Setting date correctly for my time zone

Setting date correctly for my time zone

Post by Tazber » Sat, 08 Apr 2000 04:00:00



My linux box (running Debian Slink) is attached to a cable modem and is
acting as a web server, dhcp server and webgate for a couple Win98
boxes on my LAN. The problem I am having is that the clock on my linux
box seems to be quick. Doing a search in some forums, I have come to
the conclusion that I need to use cron to fire off either netdate or
rdate to reset my clock. At least that is what seems to be the best
solution I was able to find. I did some searches on the internet for
some atomic clocks to get the time from, but everything seems to be in
UTC. I am on EST and would like the clock to be set to that.

My questions are, am I on the right track for fixing the problem with
using cron and netdate or rdate to get an accurate time? How do I go
about getting the time to EST? Is there an atomic clock on the east
coast that I can query or do I need to write a script to subtract the 4
hours? Since my linux box is up 24/7, would setting the CMOS clock
using hwclock do me any good (it is my understanding that a reboot is
needed after this is done)? I have seen something about just setting
you clock to UTC and then specifing a time zone on your system, then
when the time on your system is queried it returns the time according
to the time zone you set. Should I look more into this solution?

--
Play hard the body heals!

Sent via Deja.com http://www.deja.com/
Before you buy.

 
 
 

Setting date correctly for my time zone

Post by John Hasle » Sat, 08 Apr 2000 04:00:00


Quote:> My questions are, am I on the right track for fixing the problem with
> using cron and netdate or rdate to get an accurate time?

No.

Quote:> Is there an atomic clock on the east coast that I can query or do I need
> to write a script to subtract the 4 hours?

The timeservers are all on UTC but you needn't worry about that. The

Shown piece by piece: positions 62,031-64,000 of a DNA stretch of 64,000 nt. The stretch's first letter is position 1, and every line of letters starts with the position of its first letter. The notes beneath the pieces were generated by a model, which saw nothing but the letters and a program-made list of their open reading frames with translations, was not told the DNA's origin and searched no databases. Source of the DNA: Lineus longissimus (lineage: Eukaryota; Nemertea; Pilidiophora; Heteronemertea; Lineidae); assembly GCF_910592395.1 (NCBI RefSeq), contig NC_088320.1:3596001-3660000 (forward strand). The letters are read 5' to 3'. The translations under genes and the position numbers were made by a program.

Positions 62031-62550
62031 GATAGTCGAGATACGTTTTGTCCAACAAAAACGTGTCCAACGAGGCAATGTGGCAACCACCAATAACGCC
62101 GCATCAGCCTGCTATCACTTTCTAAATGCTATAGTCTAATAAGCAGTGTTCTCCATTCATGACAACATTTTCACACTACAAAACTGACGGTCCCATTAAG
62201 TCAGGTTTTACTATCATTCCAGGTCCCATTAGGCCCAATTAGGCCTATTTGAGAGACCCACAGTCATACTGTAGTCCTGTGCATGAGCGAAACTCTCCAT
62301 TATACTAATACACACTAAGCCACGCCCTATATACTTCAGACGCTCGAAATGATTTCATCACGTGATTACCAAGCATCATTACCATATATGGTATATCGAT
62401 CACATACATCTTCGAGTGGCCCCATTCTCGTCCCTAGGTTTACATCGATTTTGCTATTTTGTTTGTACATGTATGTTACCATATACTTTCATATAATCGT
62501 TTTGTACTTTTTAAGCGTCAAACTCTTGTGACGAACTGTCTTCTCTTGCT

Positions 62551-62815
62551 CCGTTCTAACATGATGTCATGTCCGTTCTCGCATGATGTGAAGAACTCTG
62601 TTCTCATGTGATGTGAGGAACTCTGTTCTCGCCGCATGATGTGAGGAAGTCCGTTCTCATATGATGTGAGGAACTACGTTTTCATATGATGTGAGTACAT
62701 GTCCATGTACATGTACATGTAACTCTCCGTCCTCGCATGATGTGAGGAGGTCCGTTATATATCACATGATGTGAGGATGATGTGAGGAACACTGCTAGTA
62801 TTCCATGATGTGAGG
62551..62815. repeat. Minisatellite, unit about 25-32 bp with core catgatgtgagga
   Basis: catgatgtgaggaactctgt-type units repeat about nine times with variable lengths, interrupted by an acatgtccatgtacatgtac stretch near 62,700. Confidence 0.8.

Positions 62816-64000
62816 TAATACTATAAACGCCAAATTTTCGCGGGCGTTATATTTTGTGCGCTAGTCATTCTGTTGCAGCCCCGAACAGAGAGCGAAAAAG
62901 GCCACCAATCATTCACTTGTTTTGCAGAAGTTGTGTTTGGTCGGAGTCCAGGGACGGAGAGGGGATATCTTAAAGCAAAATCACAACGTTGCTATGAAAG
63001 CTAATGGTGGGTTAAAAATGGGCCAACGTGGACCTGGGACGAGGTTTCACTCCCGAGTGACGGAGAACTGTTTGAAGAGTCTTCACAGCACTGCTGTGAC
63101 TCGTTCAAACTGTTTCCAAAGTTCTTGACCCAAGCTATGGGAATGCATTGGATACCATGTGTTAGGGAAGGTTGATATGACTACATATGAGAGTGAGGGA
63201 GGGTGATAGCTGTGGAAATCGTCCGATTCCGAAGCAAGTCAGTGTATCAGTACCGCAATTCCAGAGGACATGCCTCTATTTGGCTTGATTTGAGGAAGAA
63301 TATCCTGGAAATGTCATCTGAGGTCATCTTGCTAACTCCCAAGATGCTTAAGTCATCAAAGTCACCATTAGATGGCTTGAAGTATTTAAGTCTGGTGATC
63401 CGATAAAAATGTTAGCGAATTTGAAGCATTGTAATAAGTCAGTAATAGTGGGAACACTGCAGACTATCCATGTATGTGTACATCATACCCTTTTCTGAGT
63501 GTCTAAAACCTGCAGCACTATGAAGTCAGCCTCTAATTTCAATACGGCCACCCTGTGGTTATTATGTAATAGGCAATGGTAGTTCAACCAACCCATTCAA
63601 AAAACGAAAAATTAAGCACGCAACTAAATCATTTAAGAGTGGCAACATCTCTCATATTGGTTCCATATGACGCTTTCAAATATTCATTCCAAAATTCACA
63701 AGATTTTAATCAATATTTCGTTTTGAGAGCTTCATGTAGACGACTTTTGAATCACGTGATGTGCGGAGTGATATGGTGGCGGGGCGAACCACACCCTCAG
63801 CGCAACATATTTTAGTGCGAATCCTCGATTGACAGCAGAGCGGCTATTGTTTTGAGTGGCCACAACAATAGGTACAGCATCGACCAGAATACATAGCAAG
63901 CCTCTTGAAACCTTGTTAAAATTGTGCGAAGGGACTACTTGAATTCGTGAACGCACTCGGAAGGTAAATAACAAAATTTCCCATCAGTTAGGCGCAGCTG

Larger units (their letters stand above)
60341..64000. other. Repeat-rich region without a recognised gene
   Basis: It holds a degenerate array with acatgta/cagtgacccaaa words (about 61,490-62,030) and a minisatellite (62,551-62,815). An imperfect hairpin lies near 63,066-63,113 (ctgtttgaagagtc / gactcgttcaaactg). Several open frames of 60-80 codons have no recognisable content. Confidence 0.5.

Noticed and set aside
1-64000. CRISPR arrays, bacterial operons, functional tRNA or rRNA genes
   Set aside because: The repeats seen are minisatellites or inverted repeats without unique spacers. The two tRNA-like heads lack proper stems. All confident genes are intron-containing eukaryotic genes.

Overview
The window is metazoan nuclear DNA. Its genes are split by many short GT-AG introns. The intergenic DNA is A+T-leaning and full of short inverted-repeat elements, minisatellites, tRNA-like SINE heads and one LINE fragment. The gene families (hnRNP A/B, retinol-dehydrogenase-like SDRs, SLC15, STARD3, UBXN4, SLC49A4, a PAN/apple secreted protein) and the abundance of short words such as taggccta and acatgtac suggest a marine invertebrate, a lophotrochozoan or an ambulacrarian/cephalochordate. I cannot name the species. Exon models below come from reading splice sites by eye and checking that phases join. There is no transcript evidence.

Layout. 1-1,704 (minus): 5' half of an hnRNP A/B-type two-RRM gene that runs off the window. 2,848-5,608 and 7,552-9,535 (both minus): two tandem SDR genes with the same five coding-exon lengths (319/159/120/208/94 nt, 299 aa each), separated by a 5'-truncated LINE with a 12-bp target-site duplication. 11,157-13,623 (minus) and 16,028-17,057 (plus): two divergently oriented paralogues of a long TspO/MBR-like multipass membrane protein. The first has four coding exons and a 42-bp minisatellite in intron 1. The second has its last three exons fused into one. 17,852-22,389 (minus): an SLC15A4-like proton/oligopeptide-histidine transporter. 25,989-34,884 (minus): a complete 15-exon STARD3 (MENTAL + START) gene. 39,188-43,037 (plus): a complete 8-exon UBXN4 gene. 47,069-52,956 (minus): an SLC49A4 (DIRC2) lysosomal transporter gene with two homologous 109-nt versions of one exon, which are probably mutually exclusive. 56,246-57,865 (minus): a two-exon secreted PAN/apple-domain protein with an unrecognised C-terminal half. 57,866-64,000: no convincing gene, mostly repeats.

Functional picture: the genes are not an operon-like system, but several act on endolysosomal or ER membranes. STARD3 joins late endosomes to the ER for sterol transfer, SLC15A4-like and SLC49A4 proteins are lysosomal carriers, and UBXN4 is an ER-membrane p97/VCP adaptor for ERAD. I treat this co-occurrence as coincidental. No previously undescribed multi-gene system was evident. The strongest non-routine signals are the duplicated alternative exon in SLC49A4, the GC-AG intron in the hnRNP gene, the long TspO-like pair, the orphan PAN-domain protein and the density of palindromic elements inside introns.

software knows all about timezones.

Quote:> I have seen something about just setting you clock to UTC and then
> specifing a time zone on your system, then when the time on your system
> is queried it returns the time according to the time zone you set. Should
> I look more into this solution?

Yes.  The problem is not really very complicated.  Set your CMOS clock to
UTC, set UTC=yes in /etc/default/rcS  (may have been different in slink:
email me if so) and install the chrony package.  Because you are on cable
you will need to edit the standard configuration slightly.  Email me for
help: I'm the chrony maintainer.
--
John Hasler

Dancing Horse Hill
Elmwood, WI

 
 
 

1. Setting date correctly for my time zone

My linux box (running Debian Slink) is attached to a cable modem and is
acting as a web server, dhcp server and webgate for a couple Win98
boxes on my LAN. The problem I am having is that the clock on my linux
box seems to be quick. Doing a search in some forums, I have come to
the conclusion that I need to use cron to fire off either netdate or
rdate to reset my clock. At least that is what seems to be the best
solution I was able to find. I did some searches on the internet for
some atomic clocks to get the time from, but everything seems to be in
UTC. I am on EST and would like the clock to be set to that.

My questions are, am I on the right track for fixing the problem with
using cron and netdate or rdate to get an accurate time? How do I go
about getting the time to EST? Is there an atomic clock on the east
coast that I can query or do I need to write a script to subtract the 4
hours? Since my linux box is up 24/7, would setting the CMOS clock
using hwclock do me any good (it is my understanding that a reboot is
needed after this is done)? I have seen something about just setting
you clock to UTC and then specifing a time zone on your system, then
when the time on your system is queried it returns the time according
to the time zone you set. Should I look more into this solution?

--
Play hard the body heals!

Sent via Deja.com http://www.deja.com/
Before you buy.

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